The subject for a debate to be held in Brussels by the Pan European Design Association at the end of this week prompts thought about design’s future.
The motion reads: ‘There is nothing new to say about branding and design. There are just the same old methods re-worked to look new.’ It is part of a conference relating to the impact of technology in design and so presents an opportunity for Luddites to stand up and, brandishing their pencils, once more decry the Apple Macintosh.
But if you think back to the early 1990s, design studios didn’t boast Macs on anything like the scale they now do, but nor did they talk about branding. This begs the question of whether design’s influence over the latter – undoubtedly greater than that of most ad agencies – would have been as significant had we not had the technological revolution.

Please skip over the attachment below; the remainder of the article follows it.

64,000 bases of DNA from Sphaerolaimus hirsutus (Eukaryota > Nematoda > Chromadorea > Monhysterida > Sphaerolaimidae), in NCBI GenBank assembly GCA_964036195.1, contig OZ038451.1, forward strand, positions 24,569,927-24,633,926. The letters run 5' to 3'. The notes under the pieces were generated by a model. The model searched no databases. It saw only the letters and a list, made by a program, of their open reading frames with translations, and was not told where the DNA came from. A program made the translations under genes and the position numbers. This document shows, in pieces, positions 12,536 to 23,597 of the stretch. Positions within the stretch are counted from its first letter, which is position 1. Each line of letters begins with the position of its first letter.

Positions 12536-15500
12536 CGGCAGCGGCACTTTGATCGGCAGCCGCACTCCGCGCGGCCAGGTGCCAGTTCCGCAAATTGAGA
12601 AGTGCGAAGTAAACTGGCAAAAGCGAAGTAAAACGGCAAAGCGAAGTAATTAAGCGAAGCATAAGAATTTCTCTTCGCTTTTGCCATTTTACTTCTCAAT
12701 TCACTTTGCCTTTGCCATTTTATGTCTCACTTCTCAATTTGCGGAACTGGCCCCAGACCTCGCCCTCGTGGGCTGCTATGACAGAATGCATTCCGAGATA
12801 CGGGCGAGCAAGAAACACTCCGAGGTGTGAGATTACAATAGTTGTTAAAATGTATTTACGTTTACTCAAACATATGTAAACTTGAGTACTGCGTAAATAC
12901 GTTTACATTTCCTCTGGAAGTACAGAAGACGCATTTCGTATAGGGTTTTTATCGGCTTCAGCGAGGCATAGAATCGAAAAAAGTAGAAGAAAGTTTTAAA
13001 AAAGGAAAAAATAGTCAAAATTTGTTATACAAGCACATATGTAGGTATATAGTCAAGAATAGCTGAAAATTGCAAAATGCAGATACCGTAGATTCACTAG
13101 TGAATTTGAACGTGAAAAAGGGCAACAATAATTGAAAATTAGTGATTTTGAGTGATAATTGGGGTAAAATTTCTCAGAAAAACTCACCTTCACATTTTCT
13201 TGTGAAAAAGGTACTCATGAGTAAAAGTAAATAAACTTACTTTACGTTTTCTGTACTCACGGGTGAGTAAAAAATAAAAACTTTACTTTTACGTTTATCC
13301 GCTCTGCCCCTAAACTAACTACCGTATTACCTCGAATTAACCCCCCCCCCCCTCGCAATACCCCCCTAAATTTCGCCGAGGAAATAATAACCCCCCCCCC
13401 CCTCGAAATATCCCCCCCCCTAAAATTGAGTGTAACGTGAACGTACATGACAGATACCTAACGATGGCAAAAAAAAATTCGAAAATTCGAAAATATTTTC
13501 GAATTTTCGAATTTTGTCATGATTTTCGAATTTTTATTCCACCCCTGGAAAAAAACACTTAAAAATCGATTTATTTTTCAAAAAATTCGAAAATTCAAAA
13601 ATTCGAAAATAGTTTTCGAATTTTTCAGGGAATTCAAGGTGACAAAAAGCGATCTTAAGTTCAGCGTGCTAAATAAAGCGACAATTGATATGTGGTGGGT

Branding extends way beyond the logo or brochure, however beautifully crafted – as Design Week’s new Benchmarks awards recognise. It demands cohesion of visual message, often involving more than one consultancy, and without technology such collaboration would be harder to achieve.
Branding – and all good design – combines great ideas with superb craft skills. The extra ingredient is a coherent strategy. In theory, the speed of computers allows more time for thinking, but as mere tools they can be used with great skill in much the same way that a pencil might be. When people talk of the demise of drawing, they tend to mean hand-sketching, but who’s to say a person with a great eye and good hand can’t use a mouse to the same effect.
This leads on to the emergence of digital design, a sector that wouldn’t have had such a market if computers had not hit so many desks. Where would we be without the Web?
So hankering for the old ways should be quickly dismissed – not least by the PDA. There’s nothing wrong with traditional crafts, far from it, but let’s look forward rather than back.